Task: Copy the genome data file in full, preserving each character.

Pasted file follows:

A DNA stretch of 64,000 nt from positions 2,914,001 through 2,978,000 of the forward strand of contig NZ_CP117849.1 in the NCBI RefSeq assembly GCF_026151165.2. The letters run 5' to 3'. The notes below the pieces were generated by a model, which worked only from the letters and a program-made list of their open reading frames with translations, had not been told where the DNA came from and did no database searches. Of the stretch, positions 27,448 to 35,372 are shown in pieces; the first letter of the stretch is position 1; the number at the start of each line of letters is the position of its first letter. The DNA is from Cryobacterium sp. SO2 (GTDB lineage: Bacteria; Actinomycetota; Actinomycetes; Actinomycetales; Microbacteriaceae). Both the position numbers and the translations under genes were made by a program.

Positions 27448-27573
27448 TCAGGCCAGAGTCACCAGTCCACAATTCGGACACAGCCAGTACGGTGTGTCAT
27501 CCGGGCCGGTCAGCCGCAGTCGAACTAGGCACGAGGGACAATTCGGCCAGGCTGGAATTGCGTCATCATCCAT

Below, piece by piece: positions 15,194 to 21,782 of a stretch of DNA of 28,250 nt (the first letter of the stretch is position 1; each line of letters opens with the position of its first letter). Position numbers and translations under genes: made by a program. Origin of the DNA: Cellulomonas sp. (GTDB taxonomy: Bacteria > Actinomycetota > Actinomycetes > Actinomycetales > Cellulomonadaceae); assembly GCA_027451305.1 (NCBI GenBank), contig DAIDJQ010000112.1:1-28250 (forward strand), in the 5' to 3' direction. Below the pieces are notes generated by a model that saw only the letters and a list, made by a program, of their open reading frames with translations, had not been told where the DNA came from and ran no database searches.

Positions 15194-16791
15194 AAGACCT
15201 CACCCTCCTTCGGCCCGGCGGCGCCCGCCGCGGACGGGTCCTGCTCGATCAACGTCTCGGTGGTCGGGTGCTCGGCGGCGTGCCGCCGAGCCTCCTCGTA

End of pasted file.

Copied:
A DNA stretch of 64,000 nt from positions 2,914,001 through 2,978,000 of the forward strand of contig NZ_CP117849.1 in the NCBI RefSeq assembly GCF_026151165.2. The letters run 5' to 3'. The notes below the pieces were generated by a model, which worked only from the letters and a program-made list of their open reading frames with translations, had not been told where the DNA came from and did no database searches. Of the stretch, positions 27,448 to 35,372 are shown in pieces; the first letter of the stretch is position 1; the number at the start of each line of letters is the position of its first letter. The DNA is from Cryobacterium sp. SO2 (GTDB lineage: Bacteria; Actinomycetota; Actinomycetes; Actinomycetales; Microbacteriaceae). Both the position numbers and the translations under genes were made by a program.

Positions 27448-27573
27448 TCAGGCCAGAGTCACCAGTCCACAATTCGGACACAGCCAGTACGGTGTGTCAT
27501 CCGGGCCGGTCAGCCGCAGTCGAACTAGGCACGAGGGACAATTCGGCCAGGCTGGAATTGCGTCATCATCCAT

Below, piece by piece: positions 15,194 to 21,782 of a stretch of DNA of 28,250 nt (the first letter of the stretch is position 1; each line of letters opens with the position of its first letter). Position numbers and translations under genes: made by a program. Origin of the DNA: Cellulomonas sp. (GTDB taxonomy: Bacteria > Actinomycetota > Actinomycetes > Actinomycetales > Cellulomonadaceae); assembly GCA_027451305.1 (NCBI GenBank), contig DAIDJQ010000112.1:1-28250 (forward strand), in the 5' to 3' direction. Below the pieces are notes generated by a model that saw only the letters and a list, made by a program, of their open reading frames with translations, had not been told where the DNA came from and ran no database searches.

Positions 15194-16791
15194 AAGACCT
15201 CACCCTCCTTCGGCCCGGCGGCGCCCGCCGCGGACGGGTCCTGCTCGATCAACGTCTCGGTGGTCGGGTGCTCGGCGGCGTGCCGCCGAGCCTCCTCGTA